UPPER NAPPAN – Carollynn was crying.
Her voice on the phone, speaking from Thunder Bay, Ontario, was broken. She was missing her dog, Chester. Chessy is a terrier-cross. His first birthday is February 19. His favourite treat is popcorn. Carollynn Hiltz is torn-up inside at his loss.
“I want him back…I need him,” said Hiltz.
Chester has a new home in Cumberland County. He was adopted from the LA Shelter by a new family. Chessy was picked up running loose and taken to the shelter where, after 72 hours, he became their property and responsibility (according to town and county bylaws).
“It is a difficult situation,” said Kirsteen Thompson, adoptions coordinator for the shelter. But she believes giving Chester to a new family was the right decision.
It’s also a somewhat complicated situation. The broad strokes of the background are this: Hiltz’s relationship with her girlfriend in River Hebert ended and she decided to move to Ontario, leaving a number of animals (“quite a zoo,” she said, including a second dog, a pot-bellied pig and at least one cat) in the care of her ex. Hiltz said her intention was to get Chester flown up to Ontario once she was settled. In the interim, however, Chester was picked up loose by K-9 control. Hiltz, in Ontario, wasn’t alerted to this until two days (48 hours) had passed, she said.
The former owner said she was in touch with the shelter about Chester with 12 hours to spare, but could not coordinate getting someone to pick him up, and pay the amount owing – board and pick-up fee, at least – in that time frame.
With the 72 hours gone, Hiltz was invited to apply to adopt Chester. Two other applications were also received, giving the shelter the choice of three placements for the dog.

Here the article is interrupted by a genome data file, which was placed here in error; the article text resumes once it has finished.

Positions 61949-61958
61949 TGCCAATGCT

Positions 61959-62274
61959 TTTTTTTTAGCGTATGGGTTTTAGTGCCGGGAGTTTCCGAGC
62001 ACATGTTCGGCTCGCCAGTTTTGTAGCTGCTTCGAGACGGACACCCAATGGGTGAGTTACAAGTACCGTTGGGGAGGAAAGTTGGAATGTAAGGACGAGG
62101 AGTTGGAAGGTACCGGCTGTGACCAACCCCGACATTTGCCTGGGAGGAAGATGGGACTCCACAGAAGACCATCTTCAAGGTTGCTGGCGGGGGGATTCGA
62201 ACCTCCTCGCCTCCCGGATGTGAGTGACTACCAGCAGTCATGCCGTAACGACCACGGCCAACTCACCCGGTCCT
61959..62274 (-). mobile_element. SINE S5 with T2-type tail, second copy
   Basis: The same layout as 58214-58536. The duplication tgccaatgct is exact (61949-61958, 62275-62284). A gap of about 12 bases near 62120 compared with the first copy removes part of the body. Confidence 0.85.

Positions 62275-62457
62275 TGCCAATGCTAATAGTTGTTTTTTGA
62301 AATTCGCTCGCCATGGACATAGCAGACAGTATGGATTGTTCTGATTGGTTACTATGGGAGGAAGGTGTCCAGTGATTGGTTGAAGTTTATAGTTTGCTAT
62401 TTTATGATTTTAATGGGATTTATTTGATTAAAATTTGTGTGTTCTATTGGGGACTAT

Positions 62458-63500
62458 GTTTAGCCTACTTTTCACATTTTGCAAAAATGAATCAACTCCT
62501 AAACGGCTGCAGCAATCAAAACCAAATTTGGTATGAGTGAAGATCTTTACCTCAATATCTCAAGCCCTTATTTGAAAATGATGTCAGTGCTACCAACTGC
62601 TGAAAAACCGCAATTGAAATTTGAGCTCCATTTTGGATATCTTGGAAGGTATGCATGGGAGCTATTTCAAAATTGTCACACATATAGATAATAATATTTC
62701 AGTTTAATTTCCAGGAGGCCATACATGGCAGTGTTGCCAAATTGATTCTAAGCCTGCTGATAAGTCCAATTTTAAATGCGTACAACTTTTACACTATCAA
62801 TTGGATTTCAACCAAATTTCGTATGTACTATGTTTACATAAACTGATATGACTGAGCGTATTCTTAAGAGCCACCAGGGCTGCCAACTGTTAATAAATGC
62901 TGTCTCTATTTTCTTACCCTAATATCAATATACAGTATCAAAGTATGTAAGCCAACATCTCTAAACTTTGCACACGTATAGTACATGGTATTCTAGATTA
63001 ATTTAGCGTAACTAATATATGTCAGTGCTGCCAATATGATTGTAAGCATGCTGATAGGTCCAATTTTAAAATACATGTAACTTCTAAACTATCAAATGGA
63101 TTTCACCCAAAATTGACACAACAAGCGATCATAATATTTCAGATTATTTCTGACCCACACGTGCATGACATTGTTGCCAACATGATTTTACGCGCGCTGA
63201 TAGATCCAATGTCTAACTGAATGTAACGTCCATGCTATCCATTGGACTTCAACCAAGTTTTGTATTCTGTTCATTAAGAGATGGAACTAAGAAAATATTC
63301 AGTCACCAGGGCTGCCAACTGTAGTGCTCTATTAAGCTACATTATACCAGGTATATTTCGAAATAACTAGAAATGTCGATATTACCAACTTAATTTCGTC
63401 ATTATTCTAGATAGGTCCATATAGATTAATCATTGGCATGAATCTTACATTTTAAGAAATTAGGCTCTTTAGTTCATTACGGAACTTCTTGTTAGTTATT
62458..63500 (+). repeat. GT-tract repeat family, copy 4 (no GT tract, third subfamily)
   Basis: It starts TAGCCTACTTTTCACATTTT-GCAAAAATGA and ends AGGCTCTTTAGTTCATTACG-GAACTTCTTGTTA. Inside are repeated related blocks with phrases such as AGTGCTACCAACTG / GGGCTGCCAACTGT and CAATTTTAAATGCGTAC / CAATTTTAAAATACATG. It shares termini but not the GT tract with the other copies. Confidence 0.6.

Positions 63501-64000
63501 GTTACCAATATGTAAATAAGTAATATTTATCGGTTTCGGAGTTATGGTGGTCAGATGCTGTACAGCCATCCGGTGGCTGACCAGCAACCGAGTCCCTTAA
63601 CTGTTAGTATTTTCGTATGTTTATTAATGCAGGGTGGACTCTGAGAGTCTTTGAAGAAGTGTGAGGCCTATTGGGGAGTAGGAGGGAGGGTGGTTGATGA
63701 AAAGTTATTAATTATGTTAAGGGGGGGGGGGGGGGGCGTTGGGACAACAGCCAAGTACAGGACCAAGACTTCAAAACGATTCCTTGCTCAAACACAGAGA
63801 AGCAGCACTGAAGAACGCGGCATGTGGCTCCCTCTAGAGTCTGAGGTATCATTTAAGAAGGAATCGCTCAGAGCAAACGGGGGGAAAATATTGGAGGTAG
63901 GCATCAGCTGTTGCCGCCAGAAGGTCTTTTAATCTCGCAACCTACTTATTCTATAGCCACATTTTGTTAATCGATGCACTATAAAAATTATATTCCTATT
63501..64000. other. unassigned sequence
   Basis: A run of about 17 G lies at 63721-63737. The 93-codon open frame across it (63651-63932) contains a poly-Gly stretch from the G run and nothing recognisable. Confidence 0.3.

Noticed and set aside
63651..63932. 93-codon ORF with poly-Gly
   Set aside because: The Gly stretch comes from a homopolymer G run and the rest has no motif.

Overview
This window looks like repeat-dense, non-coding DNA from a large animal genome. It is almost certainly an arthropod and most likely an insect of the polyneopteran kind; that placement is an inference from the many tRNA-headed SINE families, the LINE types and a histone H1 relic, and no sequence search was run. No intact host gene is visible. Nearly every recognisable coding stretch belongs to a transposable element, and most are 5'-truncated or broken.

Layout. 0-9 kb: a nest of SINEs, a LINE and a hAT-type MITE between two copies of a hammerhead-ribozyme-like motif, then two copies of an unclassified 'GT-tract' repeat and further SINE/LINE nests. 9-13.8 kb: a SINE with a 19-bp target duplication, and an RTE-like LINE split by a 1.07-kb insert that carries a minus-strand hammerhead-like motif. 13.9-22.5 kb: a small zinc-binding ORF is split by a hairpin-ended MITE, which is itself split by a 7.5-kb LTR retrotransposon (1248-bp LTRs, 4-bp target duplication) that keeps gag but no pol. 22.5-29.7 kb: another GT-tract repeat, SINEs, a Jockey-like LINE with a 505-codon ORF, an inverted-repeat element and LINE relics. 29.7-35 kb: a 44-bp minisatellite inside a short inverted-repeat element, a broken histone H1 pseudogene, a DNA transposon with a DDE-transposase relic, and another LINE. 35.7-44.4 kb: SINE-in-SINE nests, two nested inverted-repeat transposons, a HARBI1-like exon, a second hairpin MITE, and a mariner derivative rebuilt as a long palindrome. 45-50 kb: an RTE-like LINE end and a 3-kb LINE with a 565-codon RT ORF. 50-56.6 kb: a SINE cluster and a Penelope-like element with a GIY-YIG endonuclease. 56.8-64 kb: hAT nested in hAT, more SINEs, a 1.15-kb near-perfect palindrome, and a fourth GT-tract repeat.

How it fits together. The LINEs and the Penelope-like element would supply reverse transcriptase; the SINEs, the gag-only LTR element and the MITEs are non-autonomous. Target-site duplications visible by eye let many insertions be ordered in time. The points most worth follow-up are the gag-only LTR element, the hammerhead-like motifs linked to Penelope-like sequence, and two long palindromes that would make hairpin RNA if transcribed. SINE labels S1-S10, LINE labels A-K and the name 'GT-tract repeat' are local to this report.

Thompson argued animals are not property in the way inanimate objects are.
“We’re not there for the public, we’re there for the animals,” she said.
The shelter board member said they expect puppies they adopt out to be neutered by six months of age (Hiltz said she had every intention of getting him fixed, but not until he was a little older). And the fact he hadn’t been vaccinated was problematic.
“We do have guidelines,” she said, and those guidelines were followed in Chester’s case. Veterinary care was deemed a stumbling block in Hiltz’s application.
Hiltz said she got veterinary care for her animals when it was needed – “I would do anything it takes to save my animals.” – but she doesn’t believe in vaccinations. In an email to the shelter, she wrote: “How many people do you think live in Nova Scotia that haven’t had their animals vaccinated because they can’t afford it but love their animals unconditionally?”
Hiltz claimed none of the references she gave the shelter were contacted.
The shelter chose a different home for Chester.
“They just judged me,” said Hiltz, because she left the dog behind in Nova Scotia, because he wasn’t neutered, because – her description – they decided she was an irresponsible, horrible person.
Thompson said she’s not claiming Hiltz mistreated her animals. The adoptions coordinator said it isn’t the first time they’ve had a situation like this.
“Overall, we do a very good job with our animals,” said Thompson.
Hiltz said she knows the dog’s new family loves him, but she’s loved him longer.
“I would plead to those people to send him to me,” she said.
Thompson is aware the situation will draw fire from some, but she wouldn’t change the decision if she could (in complicated adoptions, a dog committee of board members is consulted).
“Carollynn doesn’t have any legal right (to Chester),” said Thompson.